—These were the words on a small sign given out house to house, which we were supposed to stick on the doors. When someone was going to visit someone, the first thing they saw was a colorful sign; once inside the house it didn’t matter if it was really a happy and healthy place. It should be that way because the door announced it.
But it turns out that my house isn’t my house. The happy and healthy is circumstantial.
My father was a man of the arts, a journalist, with a great sensitivity. After getting married he found himself immersed in the whirlpool of finding a place to live. My mother was also a journalist and between them they were able to rent a cheap hotel room which at the time cost between 7 and 10 pesos a night.
After going from hotel to hotel, my father joined a “Micro” Construction Brigade, a movement that began at the end of the 60s comprised of people who needed a place to live, whether or not they had experience in construction.
The majority of the time there was only one experienced mason to erect an entire apartment building, while the rest learned the trade little by little. My father worked on a building for two years to obtain an apartment for the family. Finally the day came.
During that period the time one had to work on the Micro Brigade was much shorter, because now there are those who work as long as 12 years to get their apartment. Either way, it was a very abrupt change in my father’s life, but in the end he achieved what he sought.
And that was a good thing, because I don’t think my parents would have lasted long with the hotel option. In the 1980s the price of hotel rooms went up considerably and in the nineties those that remained open were earmarked exclusively for foreign visitors.
We moved to Alamar, to the east of downtown Havana, with little baggage and a lot of hope. My mother and father paid off the apartment little by little, paying a considerable amount for the salaries of that time: more than 5,000 pesos in monthly quotas of 6 percent of their salaries for 15 years.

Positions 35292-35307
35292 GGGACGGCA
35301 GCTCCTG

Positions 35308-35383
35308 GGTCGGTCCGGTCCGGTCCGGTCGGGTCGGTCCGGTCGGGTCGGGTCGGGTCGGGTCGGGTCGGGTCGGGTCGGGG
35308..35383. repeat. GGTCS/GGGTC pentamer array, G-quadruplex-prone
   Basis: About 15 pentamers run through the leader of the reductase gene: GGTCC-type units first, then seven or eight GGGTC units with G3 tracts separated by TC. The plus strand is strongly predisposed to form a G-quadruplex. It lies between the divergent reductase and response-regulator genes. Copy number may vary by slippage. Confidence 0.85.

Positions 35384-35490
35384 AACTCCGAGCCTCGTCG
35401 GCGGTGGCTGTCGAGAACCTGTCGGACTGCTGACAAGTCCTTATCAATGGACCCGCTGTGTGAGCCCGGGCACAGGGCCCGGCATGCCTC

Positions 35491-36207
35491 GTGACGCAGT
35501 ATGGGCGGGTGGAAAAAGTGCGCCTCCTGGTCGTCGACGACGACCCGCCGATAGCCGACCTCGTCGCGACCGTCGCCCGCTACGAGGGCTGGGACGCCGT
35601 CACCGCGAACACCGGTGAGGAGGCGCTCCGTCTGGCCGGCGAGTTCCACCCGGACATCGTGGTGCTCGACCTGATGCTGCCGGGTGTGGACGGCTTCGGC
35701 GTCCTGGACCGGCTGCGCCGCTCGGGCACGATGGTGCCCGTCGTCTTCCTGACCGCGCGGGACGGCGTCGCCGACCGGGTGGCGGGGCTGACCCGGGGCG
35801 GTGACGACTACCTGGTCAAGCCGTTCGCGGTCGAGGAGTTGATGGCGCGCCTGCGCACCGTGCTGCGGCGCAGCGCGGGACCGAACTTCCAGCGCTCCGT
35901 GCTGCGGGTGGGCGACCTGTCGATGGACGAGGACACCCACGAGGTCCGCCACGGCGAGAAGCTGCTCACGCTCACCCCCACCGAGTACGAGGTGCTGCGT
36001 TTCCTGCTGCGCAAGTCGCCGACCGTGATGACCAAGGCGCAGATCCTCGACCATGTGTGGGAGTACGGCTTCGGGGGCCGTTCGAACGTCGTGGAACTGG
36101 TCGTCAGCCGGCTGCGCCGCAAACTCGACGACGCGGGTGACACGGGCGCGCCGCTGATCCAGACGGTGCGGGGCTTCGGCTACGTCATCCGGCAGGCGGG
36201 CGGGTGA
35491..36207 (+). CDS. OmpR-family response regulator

My father fell ill in 1984 and died very young with 3,000 pesos still owed on the flat. So my mother had to change the property to her name and finish paying it off over the last four years to have it put in her name. Finally, she finished paying for it.
But if anything happens to my mother, my brother and I will have to change the name of the deed to our names and pay all over again. And so on successively. Likewise, it’s prohibited to sell your apartment or house, even if you are the owner.
Therefore, if you inherit the property from a will you still have to pay for it. The inheritance is relative, since you have to pay the full amount of the property, even if the previous owner had totally paid for it.
You must also pay even if it’s a totally demolished building. For example the building where an acquaintance named Ana lived was bulldozed to make a parking lot. The pretext was that it was falling down, and instead of fixing it, they demolished it.
Ana is an elderly woman and had to live five years in a shelter until a building was built for the people who lost their homes. Now Ana has to pay all over again for her new apartment. It’s a new property, with a new address, so the full amount must be paid. Her demolished apartment is a thing of the past, as if it never existed.
Having a home is important; it’s the place where you create your space, a family, feelings and values. In Cuba, we never have a stable place that is really our own, in which we can be sure that our efforts will guarantee our children a happy and healthy home. No, we can’t do that; they will have to pay all over again.